New York, December 2, 2005—The Committee to Protect Journalists condemns the assault and harassment by Egyptian authorities of journalists covering parliamentary elections. CPJ sources and press reports confirm over a dozen cases in which journalists have been attacked, detained, or prevented from working since the first round of voting in the three-round election began on November 8.
The ruling National Democratic Party and security forces have ordered supporters to beat and harass voters and journalists, the CPJ sources and press reports said. Harassment has increased as Muslim Brotherhood members, whose candidates run as independents because the authorities have barred them from forming a party, have gained ground.
Police have fired rubber bullets and tear gas to disperse crowds outside polling places and prevented some voters from reaching polling booths, the sources said. Journalists covering these events were assaulted or jostled by security forces who confiscated tapes and equipment, and who briefly detained some reporters.
“It is outrageous that Egyptian authorities should tolerate the harassment and intimidation of journalists covering an election,” said CPJ Executive Director Ann Cooper. “We call on the government to ensure that all harassment of the local and foreign media stop immediately.”
On November 26, Asmaa Ali Hraiz, a reporter for the opposition weekly newspaper Al-Karama, was attacked, blindfolded and kidnapped near a polling station in the city of Shoubra al-Kheima, north of Cairo, by security agents, the paper’s editor-in-chief, Jamal Fahmy, told CPJ. Her kidnappers told her they were from the state security service and they took her cell phone, camera and a gold necklace. They threatened to rape her. The officer in charge ordered two female assailants to beat Hraiz unconscious. She was then dumped under the Six October Bridge in Cairo. She suffered broken ribs, serious injuries to her right arm, and bruises on the spine. The attack was reported to the Attorney General’s office, but no investigation has been launched, according to Fahmy.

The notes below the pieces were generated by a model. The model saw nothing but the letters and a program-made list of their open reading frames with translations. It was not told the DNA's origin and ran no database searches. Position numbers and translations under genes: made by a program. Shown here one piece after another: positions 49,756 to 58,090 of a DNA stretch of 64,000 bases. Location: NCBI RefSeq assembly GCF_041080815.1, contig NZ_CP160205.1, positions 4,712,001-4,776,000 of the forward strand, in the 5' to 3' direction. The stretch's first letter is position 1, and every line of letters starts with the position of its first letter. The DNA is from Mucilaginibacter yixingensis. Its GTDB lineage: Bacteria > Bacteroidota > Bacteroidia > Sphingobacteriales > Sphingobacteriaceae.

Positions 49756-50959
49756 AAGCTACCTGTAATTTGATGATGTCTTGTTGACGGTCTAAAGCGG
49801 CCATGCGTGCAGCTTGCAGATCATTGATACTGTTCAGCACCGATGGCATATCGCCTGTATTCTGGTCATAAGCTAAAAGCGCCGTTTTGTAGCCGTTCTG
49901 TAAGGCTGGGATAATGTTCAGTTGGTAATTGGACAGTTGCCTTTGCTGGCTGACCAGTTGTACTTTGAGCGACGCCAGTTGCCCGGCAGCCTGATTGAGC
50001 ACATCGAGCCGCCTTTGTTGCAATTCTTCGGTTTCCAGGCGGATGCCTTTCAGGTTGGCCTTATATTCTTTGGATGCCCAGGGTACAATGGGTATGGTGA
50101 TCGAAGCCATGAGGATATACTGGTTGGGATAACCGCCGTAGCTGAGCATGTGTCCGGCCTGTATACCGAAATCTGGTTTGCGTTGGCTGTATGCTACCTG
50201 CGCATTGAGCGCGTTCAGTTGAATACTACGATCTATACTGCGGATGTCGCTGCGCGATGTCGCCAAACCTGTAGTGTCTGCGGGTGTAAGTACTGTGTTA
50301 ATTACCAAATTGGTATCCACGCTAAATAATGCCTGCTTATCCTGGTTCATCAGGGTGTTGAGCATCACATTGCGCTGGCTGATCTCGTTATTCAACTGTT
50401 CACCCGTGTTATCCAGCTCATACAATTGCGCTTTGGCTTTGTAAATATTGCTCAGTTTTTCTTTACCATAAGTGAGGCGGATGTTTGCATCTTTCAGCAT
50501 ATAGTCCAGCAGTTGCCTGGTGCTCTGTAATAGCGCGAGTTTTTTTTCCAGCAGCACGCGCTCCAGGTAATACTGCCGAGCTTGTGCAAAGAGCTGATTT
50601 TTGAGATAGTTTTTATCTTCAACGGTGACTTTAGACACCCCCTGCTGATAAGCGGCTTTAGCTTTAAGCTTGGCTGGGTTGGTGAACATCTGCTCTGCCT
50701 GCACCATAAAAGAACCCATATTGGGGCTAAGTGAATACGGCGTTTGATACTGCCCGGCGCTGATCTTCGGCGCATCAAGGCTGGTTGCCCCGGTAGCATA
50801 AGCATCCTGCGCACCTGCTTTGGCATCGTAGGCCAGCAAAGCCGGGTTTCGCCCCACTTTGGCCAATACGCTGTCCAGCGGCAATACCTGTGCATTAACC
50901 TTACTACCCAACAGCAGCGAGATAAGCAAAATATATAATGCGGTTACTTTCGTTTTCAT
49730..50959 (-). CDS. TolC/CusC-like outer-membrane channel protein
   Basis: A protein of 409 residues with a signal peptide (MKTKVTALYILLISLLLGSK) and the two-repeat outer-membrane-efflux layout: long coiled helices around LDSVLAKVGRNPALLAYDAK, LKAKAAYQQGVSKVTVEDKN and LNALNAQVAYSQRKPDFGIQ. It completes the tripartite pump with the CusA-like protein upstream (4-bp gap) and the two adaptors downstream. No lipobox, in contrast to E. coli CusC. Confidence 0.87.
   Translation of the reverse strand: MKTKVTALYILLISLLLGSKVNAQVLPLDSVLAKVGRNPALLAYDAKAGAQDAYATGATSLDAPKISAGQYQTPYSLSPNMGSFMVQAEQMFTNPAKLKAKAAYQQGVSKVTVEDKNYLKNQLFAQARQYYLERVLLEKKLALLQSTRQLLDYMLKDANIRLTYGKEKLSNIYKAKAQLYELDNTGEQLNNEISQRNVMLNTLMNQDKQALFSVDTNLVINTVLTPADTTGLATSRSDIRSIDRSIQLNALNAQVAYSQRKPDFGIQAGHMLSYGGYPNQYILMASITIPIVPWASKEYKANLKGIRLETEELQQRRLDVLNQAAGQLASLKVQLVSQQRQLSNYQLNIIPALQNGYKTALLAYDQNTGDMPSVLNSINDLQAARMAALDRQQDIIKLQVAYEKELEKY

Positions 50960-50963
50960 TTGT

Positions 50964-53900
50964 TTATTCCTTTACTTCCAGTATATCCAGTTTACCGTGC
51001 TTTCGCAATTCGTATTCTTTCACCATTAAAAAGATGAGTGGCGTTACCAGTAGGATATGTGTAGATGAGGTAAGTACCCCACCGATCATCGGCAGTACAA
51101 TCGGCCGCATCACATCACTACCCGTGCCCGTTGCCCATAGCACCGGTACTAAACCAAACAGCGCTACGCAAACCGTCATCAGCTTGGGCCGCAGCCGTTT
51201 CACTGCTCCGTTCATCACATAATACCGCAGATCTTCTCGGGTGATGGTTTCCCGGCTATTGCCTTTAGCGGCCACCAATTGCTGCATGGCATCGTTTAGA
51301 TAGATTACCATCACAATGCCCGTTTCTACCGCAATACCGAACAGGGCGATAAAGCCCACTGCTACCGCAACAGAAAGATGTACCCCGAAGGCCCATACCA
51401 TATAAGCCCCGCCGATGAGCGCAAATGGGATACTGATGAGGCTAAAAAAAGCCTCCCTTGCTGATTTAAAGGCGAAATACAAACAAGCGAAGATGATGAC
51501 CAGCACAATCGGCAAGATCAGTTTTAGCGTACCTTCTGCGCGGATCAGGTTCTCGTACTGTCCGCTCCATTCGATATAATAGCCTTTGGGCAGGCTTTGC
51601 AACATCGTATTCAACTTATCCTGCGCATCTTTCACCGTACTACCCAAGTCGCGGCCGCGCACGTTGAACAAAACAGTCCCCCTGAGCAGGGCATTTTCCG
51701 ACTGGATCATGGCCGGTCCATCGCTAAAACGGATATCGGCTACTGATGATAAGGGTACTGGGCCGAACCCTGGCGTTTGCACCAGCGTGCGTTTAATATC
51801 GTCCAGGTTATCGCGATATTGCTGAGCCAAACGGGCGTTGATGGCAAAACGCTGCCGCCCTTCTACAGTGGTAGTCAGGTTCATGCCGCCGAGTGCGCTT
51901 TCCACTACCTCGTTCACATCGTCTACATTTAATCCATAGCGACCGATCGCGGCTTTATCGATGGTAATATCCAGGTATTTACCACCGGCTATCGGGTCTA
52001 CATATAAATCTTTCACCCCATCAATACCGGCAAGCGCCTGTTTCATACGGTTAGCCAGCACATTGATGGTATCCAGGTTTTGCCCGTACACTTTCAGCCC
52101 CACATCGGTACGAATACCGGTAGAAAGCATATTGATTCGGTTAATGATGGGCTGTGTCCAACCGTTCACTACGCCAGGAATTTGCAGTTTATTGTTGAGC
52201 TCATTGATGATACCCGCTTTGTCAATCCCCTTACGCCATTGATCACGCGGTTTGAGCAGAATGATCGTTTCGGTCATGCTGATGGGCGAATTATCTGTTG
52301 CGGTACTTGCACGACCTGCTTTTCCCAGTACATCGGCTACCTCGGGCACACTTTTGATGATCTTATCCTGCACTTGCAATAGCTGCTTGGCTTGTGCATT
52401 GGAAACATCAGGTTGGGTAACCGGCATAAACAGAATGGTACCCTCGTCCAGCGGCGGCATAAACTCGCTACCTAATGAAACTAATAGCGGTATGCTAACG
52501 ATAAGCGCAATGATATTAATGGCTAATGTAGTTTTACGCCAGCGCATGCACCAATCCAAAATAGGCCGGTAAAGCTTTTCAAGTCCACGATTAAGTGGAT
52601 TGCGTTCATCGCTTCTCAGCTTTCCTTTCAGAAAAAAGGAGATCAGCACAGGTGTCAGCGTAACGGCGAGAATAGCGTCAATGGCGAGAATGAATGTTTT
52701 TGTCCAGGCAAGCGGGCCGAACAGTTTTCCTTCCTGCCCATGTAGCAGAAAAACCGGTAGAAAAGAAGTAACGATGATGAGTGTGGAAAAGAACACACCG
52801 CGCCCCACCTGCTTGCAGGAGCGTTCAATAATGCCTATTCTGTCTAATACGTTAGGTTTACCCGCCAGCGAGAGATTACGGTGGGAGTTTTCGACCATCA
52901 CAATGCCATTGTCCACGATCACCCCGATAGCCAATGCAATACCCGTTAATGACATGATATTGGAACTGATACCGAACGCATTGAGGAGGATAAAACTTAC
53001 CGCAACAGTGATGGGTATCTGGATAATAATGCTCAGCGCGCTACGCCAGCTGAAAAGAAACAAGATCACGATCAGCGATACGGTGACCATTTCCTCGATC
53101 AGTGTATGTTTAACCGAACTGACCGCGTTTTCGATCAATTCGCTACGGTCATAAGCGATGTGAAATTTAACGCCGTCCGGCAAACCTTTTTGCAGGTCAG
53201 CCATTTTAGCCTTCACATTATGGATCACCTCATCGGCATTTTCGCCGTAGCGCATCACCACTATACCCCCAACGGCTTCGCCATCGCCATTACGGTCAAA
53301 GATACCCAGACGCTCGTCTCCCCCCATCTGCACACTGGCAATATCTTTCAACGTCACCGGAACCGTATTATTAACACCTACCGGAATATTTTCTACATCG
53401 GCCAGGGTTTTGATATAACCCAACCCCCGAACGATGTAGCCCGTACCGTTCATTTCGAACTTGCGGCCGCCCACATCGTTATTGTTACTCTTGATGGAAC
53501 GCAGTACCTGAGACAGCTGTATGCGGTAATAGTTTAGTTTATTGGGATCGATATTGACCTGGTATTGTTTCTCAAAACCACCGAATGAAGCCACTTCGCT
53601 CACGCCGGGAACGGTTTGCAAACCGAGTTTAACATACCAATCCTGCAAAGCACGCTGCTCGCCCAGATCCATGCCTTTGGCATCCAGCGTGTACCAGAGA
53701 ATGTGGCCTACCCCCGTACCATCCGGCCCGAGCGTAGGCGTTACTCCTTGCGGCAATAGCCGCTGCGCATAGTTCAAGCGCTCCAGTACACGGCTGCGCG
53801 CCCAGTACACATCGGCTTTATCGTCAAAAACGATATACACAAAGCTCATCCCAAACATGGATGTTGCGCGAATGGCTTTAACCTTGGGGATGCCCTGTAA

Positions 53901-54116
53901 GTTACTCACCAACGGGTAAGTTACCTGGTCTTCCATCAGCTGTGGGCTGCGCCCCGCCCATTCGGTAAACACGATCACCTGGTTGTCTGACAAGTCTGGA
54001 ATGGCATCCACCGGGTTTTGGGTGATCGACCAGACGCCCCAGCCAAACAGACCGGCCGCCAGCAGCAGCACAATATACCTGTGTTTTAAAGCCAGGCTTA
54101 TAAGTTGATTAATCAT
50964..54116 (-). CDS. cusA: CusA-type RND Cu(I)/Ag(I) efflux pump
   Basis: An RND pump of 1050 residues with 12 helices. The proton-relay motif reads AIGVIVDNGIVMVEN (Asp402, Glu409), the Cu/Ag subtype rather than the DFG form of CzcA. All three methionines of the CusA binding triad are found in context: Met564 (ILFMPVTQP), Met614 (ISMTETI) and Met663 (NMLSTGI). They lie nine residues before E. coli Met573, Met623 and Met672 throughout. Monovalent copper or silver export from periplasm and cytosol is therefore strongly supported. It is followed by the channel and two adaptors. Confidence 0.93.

On December 1, Ahmad Bayoumi, a freelance reporter for the Arabic satellite channel Al-Jazeera, and the channel’s cameraman Mohammad Ezzedin were assaulted at the Ben Aibad polling station in Mansoura, north of Cairo, by supporters of the National Democratic Party candidate Hassan al-Neer. Bayoumi was punched in the face and kicked in the back, while Ezzedin was shoved and pushed. They were threatened with knives and told to leave the area immediately. Security forces detained Mahmoud al-Maleegy, cameraman for Al-Jazeera, in the Nile delta town of Kafer Sheik, for an hour. They destroyed his camera and tape.
Security officers in civilian clothing held Amil Khan, a British citizen and correspondent for Reuters, at a polling station in Sandoub, 75 miles (120 kilometers) north of Cairo, for an hour. They questioned the authenticity of his press card and demanded to see his passport. After Khan began telephoning the Ministry of Information and the British embassy they let him go.
The Muslim Brotherhood has made significant gains, winning 76 seats so far, nearly five times the seats the group held in the last parliament. However, it won no seats in the final election round after police barred thousands of their supporters from voting.